{[ promptMessage ]}

Bookmark it

{[ promptMessage ]}

5Supp%205%250porosity%20permeability%20hydraulic%20cond

5Supp%205%250porosity%20permeability%20hydraulic%20cond -...

Info icon This preview shows pages 1–3. Sign up to view the full content.

View Full Document Right Arrow Icon
Hydrology Lecture 4 Porosity, Permeability, and Darcy’s Law Finally, we begin our study of groundwater. First, we need to consider the variables that affect the storage and movement of water in aquifers . Porosity Groundwater occurs in the void spaces of earth materials: soils, unconsolidated sediments, and rock. Unconsolidated and semi-consolidated sediments typically have primary porosity in the void spaces between the grains. Lithified sedimentary rock is typically low in primary porosity due to the presence of crystalline cement (quarty or calcite) filling the primary void spaces. Crystalline igneous and metamorphic rock typically has little primary porosity. Bedrock with little primary porosity will form secondary porosity as the rock is fractured due to tectonic stress or pressure. Igneous rock may also have fractures due to cooling joints and carbonate rocks may have extensive solution cavities and fractures. These fractures provide space for the storage and movement of groundwater. Porosity is defined as the percentage of a volume of rock (the all purpose term hydrologists use for ‘earth materials’) that is empty space. n = 100 V void V total Effective porosity : void spaces that are too small to admit water molecules are of little interest to hydrologists. The amount of voidspace available for fluid flow is the effective porosity. Even large voidspaces that are interconnected by small pore throats are unavailable for fluid flow. Fortunately, studies have shown that even fine clays have pore throats that are larger than water molecules, so that, at least in sediments, effective porosity is equal to total porosity. Total porosity can be computed from measurements of density: n = 100 1 ρ bulk ρ pd ( ) [ ] p bulk is the density of the bulk aquifer material p pd is the density of the particles that make up the aquifer material
Image of page 1

Info icon This preview has intentionally blurred sections. Sign up to view the full version.

View Full Document Right Arrow Icon
For most rock and soil, the particle density is about 2.65 g/cm 3 , roughly the density of quartz and clay minerals. Factors affecting porosity Grain size : In and of itself, grain size has no effect on porosity. Well rounded sediments that are packed into the same arrangement generally have porosities from 26% to 48% depending on the packing. A room full of bowling balls and a room full of BBs would have the same porosities if the spheres were packed the same way. Sorting : Well sorted sediments generally have higher porosities than poorly sorted sediments for the simple reason that if a sediment is a range of particle sizes then the smaller particles may fill in the voids between the larger particles. Sorting is measured as a ratio of the larger to smaller particle sizes in the sediment. This measure is called a uniformity coefficient . C u = d 60 d 10 d 60 the grain size below which 60% of the sediment is finer d 10 the grain size below which 10% of the sediment is finer Grain shape : Irregularly shaped particles tend not to pack as neatly as rounded particles, resulting in higher proportions of voidspace.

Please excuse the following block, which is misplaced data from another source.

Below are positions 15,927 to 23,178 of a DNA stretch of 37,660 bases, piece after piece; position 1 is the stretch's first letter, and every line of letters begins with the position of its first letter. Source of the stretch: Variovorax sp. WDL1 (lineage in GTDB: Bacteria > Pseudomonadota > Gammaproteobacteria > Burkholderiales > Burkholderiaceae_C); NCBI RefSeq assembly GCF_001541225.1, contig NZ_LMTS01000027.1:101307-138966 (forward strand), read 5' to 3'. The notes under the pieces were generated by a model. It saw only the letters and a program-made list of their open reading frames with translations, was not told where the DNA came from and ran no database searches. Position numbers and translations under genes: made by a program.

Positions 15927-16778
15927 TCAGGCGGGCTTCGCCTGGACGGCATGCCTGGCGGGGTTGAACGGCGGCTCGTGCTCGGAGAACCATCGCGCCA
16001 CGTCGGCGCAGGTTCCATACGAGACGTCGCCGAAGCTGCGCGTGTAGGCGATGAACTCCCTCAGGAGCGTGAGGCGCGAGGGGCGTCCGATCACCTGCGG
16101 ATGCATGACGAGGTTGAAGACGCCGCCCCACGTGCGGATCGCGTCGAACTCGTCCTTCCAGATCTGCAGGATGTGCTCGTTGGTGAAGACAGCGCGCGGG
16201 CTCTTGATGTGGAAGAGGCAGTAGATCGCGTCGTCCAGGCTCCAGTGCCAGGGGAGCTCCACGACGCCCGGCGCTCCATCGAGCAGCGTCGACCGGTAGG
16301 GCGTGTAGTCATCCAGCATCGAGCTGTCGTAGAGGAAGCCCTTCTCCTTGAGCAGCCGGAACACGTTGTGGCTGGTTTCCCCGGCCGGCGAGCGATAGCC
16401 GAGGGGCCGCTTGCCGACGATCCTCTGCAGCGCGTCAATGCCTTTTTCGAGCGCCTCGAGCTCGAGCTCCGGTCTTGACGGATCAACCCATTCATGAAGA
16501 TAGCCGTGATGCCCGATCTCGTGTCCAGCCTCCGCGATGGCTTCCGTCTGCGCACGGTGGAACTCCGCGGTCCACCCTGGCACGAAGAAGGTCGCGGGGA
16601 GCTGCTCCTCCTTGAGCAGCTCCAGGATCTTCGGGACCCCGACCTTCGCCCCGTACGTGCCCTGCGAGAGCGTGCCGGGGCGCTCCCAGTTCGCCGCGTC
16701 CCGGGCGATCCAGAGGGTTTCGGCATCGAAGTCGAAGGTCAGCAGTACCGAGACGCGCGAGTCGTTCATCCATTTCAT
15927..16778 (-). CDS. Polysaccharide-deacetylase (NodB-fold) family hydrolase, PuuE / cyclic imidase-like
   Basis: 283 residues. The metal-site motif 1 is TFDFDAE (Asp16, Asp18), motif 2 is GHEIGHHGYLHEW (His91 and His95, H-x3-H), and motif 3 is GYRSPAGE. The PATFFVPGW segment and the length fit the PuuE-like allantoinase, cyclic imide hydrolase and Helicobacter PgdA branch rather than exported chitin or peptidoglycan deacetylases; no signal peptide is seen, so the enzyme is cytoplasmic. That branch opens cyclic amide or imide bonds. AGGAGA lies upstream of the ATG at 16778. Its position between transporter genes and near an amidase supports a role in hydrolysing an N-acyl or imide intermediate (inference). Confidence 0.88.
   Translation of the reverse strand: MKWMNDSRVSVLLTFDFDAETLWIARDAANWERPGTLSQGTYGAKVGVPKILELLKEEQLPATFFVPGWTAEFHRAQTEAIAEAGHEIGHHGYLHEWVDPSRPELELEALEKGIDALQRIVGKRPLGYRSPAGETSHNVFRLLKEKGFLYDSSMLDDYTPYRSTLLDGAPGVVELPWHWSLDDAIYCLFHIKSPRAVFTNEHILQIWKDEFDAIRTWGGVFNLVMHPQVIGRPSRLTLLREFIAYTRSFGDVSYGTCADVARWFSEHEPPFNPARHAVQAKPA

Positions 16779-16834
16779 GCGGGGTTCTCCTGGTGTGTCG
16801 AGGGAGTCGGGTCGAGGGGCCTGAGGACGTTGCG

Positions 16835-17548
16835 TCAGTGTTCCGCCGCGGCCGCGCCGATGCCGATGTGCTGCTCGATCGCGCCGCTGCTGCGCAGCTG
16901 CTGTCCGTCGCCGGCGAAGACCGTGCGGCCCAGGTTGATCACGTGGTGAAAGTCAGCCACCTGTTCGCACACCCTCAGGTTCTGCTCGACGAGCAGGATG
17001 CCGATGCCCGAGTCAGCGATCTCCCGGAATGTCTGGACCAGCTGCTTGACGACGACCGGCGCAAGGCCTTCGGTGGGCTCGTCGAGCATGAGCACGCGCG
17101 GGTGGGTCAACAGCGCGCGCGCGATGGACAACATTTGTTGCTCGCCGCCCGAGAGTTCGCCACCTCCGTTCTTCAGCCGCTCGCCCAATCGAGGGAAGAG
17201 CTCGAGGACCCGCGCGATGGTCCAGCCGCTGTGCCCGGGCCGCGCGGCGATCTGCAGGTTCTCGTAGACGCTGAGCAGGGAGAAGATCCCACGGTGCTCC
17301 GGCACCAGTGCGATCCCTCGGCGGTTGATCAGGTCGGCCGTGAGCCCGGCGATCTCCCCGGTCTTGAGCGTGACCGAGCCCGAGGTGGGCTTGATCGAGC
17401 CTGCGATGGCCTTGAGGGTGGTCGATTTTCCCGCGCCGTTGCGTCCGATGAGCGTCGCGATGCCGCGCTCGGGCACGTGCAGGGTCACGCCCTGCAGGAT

Image of page 2
Image of page 3
This is the end of the preview. Sign up to access the rest of the document.

{[ snackBarMessage ]}

What students are saying

  • Left Quote Icon

    As a current student on this bumpy collegiate pathway, I stumbled upon Course Hero, where I can find study resources for nearly all my courses, get online help from tutors 24/7, and even share my old projects, papers, and lecture notes with other students.

    Student Picture

    Kiran Temple University Fox School of Business ‘17, Course Hero Intern

  • Left Quote Icon

    I cannot even describe how much Course Hero helped me this summer. It’s truly become something I can always rely on and help me. In the end, I was not only able to survive summer classes, but I was able to thrive thanks to Course Hero.

    Student Picture

    Dana University of Pennsylvania ‘17, Course Hero Intern

  • Left Quote Icon

    The ability to access any university’s resources through Course Hero proved invaluable in my case. I was behind on Tulane coursework and actually used UCLA’s materials to help me move forward and get everything together on time.

    Student Picture

    Jill Tulane University ‘16, Course Hero Intern